New curriculum ill-planned – MP

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New curriculum ill-planned – MP

KATIMA MULILO – Swapo member of parliament in the National Council John Likando has observed there was little preparation to ensure appropriate and relevant human resources were in place to implement the changes to the curriculum.

Generally, he said, the current system is well-crafted but not properly resourced. 

“Our current teaching force lacked the capacity to interpret and effectively implement the curriculum. Their professionalism and commitment seem to be lacking. Teachers were not prepared to understand the changes,” Likando said during a debate on the education report on the higher failure rate for NSSOC and NSSAC in the National Council this week.

He pointed out that teacher preparation is critical and should not be a once-off but rather a continuous process because of the high turnover rate.

Further, he suggests support materials, such as books and other support resources, including laboratories and libraries, were supposed to be secured before implementation.

With the revised education curriculum, the junior primary phase will be from grades one to three, while the senior primary phase will be from grades four to seven.

The junior secondary phase includes grades eight and nine, and they will require learners to write junior secondary semi-external examinations at the end of grade nine.

Grade 11 has become the first exit point from basic education and learners who do well in grade 11 may go ahead to grade 12.

Grade 12 is referred to as the Advanced Subsidiary (AS) level, which has been implemented since 2021 as part of the third basic education curriculum change that started in 2012.

Likando opined that financial resources for the implementation should have been properly estimated, considering all the needs that will require resources.

“Curriculum change is expensive and needs to be properly planned. In most cases, the failure of an education system is not the curriculum but rather its implementation.”

Sadly, he said, discipline in schools is a challenge because many learners are coming from child-headed households, broken homes and single parenting. 

“Discipline among learners has indeed become a challenge. Learners lack parental guidance and supervision,” he alluded.

Therefore, he reminded Namibians that education is a collective responsibility that should not be left to teachers alone, but that parents, unions, researchers and scholars are at all times needed to make meaningful contributions to the education sector.

“On a serious note, the change of syllabus subjects has caused a major setback. Myself, standing here as a cape education learner, I studied Geography and History from upper primary and throughout the senior secondary level, while general science only changes at a secondary level, where the other part becomes Biology and other, Physical Science,” he recalled.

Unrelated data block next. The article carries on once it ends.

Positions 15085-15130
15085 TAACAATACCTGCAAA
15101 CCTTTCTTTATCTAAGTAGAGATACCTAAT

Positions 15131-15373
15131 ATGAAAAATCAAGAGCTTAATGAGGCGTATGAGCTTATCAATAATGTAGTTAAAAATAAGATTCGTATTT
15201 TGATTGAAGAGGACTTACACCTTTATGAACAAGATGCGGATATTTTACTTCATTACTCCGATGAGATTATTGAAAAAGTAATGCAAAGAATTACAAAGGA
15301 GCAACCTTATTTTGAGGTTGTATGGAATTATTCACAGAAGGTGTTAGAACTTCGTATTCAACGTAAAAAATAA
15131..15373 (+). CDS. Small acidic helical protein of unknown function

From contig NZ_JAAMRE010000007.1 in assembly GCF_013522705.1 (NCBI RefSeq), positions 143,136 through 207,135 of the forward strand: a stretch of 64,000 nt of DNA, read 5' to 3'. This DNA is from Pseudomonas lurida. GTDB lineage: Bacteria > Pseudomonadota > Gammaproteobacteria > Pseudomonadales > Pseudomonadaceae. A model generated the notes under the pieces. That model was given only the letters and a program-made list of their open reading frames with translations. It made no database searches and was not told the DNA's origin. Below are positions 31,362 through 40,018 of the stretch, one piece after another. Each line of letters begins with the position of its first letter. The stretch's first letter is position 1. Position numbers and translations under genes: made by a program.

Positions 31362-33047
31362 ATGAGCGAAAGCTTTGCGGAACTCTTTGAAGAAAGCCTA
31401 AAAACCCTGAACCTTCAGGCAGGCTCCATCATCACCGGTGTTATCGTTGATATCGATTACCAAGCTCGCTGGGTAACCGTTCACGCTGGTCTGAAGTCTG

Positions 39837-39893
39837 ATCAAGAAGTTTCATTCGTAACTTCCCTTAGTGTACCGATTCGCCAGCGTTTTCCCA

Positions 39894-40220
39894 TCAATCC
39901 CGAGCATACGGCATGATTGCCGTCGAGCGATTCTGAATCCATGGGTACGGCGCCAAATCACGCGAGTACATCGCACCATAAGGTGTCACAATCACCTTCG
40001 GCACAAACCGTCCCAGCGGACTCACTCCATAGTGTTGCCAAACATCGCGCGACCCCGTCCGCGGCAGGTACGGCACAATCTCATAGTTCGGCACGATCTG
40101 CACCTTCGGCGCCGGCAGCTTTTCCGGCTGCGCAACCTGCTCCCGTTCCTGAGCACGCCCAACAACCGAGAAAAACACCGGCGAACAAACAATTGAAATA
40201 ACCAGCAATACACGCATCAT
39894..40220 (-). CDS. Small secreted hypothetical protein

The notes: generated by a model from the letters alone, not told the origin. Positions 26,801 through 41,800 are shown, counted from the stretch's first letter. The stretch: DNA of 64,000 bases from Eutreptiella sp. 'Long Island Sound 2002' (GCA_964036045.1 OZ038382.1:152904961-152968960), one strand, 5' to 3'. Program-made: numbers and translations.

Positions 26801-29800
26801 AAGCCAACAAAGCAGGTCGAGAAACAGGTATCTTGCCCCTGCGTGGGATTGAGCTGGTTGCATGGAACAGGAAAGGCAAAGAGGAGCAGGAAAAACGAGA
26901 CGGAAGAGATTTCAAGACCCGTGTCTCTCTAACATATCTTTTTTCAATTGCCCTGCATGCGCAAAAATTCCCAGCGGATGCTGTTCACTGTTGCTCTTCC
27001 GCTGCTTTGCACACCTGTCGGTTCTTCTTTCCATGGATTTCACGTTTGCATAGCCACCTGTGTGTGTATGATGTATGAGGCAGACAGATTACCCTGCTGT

However, he says the current curriculum talks about social studies, which is very difficult for the learners to prepare for their future careers, as it is so wide to get a desired field of study at tertiary level. 

Likando recommends subjects like Economics be done at the secondary level as a major subject as part of the preparation for better university or college entry.

He proposed the introduction of wealth management, investment and savings as school subjects, saying they are important. 

He said Namibia has well-trained economists and engineers as scholars, but practically very few understand the investment opportunities in their careers. 

“These key elements cover the most important part of life and career. Our fellows from the west and east prepare for their retirement at the time of birth, and retirement to them is business: to travel around the globe to build investments and enjoy life until death.

“While here, in Africa, especially at home, when you buy 20 cattle, a house and a Land Cruiser… next two years… the same person is poor. It’s worrisome… Let’s prepare our learners for inheritance and investment so that when they are financially disciplined, everything will be in good standing.”

Additionally, Likando feels learner support is a serious challenge in rural schools, especially schools that host morning and afternoon sessions, due to a lack of infrastructure and, at times, manager supervision.

He charged the mines and energy ministry has, over the past years, failed to live up to the promise of rural electrification.

“Namibia, at 34 years old, still has schools in rural areas, such as Muzii, Ikaba, Mpukano and Nsundwa without electricity, while many homes and villages remain dark due to the slow implementation of rural electrification and the expected results on learners and the general performance of rural circuits,” he lashed out.